Over time, several of the other villages and hamlets in what has become called the Hamptons increasingly became a haven for affluent summer season vacationers. Southampton Village, which hosted the earliest summer community of socially prominent residents and was arguably the center for upper class Americans, grew larger and faster than the others. Southampton has served as home to members of the Ford, Du Pont, Morgan, Atterbury, Woolworth and Eisenhower families.[7]

Current Status

Southampton Village is today regarded as one of the premier summer resort areas in the country.[8] The community of summer residents occupy the top echelon of American social, political and financial circles.

Accordingly, real estate is very expensive in the village. The Estate Area, which contains the majority of the homes for the very affluent residents, lies directly north of the Atlantic oceanfront and extends to Hill Street. Particular streets of note in the area include Ox Pasture Road, Halsey Neck Lane, Coopers Neck Lane, First Neck Lane and South Main Street. The homes around Lake Agawam, referred to by Dr. Thomas as "the very center of our Summer Colony" are particularly noteworthy for their architectural pedigree and historical provenance.

The oceanfront lanes - Gin Lane and Meadow Lane - are generally the most expensive roads in the village. Meadow Lane in particular has been called Billionaire Lane, and cited as having among the most expensive residential real estate in the country.[9][10]

Other areas in the village house the relatively large population of year round residents. These neighborhoods extend from Hill Street northwards to Route 27, east to the hamlet of Water Mill, and west to the area of Tuckahoe in Southampton Town.

The Shinnecock Indian Reservation borders the village on its southwestern border. The Shinnecock Golf Club course, the oldest and one of the most prestigious golf courses in the country, borders the village on its northwest corner. The Art Village, a summer art school started by William Merritt Chase and funded by early residents of the Southampton Summer Colony, is still in existence, though now it is entirely private residences; no arts education is conducted in the Art Village any more.

There are several working farms and agricultural preserves in the village.[11] Most of those properties are located in the Estate Section, particularly in the Wickapogue Road Historic District.

Southampton Village boasts well regarded ocean beaches including Cooper's Beach, which was voted #3 in a recent national poll. In 2010 it was listed as America's top beach according to the annual list of the best American beaches compiled by Dr. Stephen Leatherman, AKA Dr. Beach.[12]

Notable residents[edit]

Geography[edit]

Southampton is located at 40°53′6″N 72°23′42″W / 40.88500°N 72.39500°W / 40.88500; -72.39500 (40.885188, −72.395162).[14]

According to the United States Census Bureau, the village has a total area of 7.2 square miles (18.7 km2), of which 6.4 square miles (16.6 km2) is land and 0.81 square miles (2.1 km2), or 11.03%, is water.[1]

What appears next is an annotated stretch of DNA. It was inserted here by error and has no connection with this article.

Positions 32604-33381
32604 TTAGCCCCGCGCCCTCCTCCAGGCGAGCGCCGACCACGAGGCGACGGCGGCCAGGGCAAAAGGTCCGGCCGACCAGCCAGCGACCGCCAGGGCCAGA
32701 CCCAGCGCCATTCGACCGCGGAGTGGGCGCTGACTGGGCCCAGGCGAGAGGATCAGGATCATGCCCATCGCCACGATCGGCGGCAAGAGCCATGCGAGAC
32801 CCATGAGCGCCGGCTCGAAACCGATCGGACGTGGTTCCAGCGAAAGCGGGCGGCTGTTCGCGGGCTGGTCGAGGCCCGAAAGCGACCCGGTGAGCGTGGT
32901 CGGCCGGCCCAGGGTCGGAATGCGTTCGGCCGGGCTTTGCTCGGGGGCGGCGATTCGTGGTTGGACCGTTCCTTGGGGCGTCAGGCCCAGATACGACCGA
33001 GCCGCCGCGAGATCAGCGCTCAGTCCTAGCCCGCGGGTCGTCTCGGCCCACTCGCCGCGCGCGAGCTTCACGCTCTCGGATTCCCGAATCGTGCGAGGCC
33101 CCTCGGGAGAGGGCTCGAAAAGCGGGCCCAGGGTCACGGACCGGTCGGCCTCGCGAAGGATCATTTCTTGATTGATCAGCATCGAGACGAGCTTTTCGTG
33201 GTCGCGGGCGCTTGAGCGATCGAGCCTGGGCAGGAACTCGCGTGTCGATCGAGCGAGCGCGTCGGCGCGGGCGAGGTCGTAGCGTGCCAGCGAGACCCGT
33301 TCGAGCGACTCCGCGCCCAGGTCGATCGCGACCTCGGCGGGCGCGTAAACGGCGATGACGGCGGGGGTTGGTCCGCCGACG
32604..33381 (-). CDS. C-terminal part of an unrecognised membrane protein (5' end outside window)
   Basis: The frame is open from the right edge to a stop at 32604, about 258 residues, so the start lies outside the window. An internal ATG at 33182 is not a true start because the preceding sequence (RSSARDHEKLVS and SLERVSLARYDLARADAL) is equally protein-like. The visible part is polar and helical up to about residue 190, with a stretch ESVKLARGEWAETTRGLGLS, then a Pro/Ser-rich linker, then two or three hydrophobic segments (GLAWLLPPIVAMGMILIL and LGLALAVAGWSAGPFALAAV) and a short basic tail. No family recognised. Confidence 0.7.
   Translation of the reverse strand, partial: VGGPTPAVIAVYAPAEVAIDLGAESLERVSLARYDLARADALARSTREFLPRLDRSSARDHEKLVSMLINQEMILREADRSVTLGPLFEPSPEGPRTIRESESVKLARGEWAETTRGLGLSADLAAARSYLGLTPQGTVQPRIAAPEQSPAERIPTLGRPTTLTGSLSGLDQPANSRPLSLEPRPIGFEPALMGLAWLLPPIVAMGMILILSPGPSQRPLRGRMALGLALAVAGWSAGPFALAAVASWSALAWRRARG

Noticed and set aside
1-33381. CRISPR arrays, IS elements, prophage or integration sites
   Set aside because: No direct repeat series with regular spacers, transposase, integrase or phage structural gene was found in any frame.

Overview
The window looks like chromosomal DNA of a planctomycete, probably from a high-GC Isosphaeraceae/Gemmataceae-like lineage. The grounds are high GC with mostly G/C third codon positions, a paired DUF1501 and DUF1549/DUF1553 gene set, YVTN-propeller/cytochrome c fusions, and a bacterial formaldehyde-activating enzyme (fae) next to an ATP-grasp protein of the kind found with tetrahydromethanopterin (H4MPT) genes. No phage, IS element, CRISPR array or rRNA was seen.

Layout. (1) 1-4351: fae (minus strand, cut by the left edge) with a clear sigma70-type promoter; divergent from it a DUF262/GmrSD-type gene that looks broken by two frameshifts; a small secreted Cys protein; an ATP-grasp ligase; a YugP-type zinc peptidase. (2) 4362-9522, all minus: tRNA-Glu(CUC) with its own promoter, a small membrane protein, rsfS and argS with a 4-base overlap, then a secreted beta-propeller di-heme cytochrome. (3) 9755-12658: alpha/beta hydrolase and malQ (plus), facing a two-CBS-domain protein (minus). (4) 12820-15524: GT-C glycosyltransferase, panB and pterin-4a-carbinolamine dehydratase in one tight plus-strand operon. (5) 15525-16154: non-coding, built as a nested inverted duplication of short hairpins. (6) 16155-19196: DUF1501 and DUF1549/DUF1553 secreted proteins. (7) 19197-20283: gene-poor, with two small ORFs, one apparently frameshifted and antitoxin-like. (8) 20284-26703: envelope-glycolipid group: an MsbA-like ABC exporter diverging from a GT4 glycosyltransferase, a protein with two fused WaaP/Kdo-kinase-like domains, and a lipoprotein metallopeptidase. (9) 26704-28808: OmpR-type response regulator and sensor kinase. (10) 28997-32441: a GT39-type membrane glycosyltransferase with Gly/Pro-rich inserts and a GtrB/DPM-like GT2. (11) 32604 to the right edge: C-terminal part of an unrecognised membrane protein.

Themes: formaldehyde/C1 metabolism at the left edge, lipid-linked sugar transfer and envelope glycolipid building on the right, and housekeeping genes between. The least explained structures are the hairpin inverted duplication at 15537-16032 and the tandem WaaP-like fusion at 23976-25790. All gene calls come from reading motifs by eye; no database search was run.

The village gained territory between the 1990 census and the 2000 census; the Southampton CDP that existed in 1990 was deleted and most of its territory went to two adjacent CDPs.[15]

Demographics[edit]

Historical population
Census Pop.
1870 943
1880 949 0.6%
1900 2,289
1910 2,509 9.6%
1920 2,891 15.2%
1930 3,737 29.3%
1940 3,818 2.2%
1950 4,042 5.9%
1960 4,582 13.4%
1970 4,904 7.0%
1980 4,000 −18.4%
1990 3,980 −0.5%
2000 3,965 −0.4%
2010 3,109 −21.6%
Est. 2015 3,265 [16] 5.0%
U.S. Decennial Census[17]

As of the census[18] of 2000, there were 3,965 people, 1,651 households, and 982 families residing in the village. The population density was 626.7 people per square mile (241.8/km²). There were 2,936 housing units at an average density of 464.0 per square mile (179.1/km²). The racial makeup of the village was 80.38% White, 12.94% Black or African American, 0.83% Native American, 1.59% Asian, 0.03% Pacific Islander, 1.97% from other races, and 2.27% from two or more races. Hispanic or Latino of any race were 9.05% of the population.

There were 1,651 households out of which 21.9% had children under the age of 18 living with them, 42.1% were married couples living together, 12.1% had a female householder with no husband present, and 40.5% were non-families. 34.2% of all households were made up of individuals and 15.4% had someone living alone who was 65 years of age or older. The average household size was 2.36 and the average family size was 2.97.

In the village the population was spread out with 19.5% under the age of 18, 7.3% from 18 to 24, 24.8% from 25 to 44, 27.2% from 45 to 64, and 21.1% who were 65 years of age or older. The median age was 44 years. For every 100 females there were 93.6 males. For every 100 females age 18 and over, there were 91.6 males.

The median income for a household in the village was $540,300, and the median income for a family was $610,016. Males had a median income of $400,729 versus $360,875 for females. The per capita income for the village was $370,150. About 1.3% of families and 6.2% of the population were below the poverty line, including 2.6% of those under age 18 and 3.9% of those age 65 or over.

Historic districts[edit]

See also[edit]

References[edit]

External links[edit]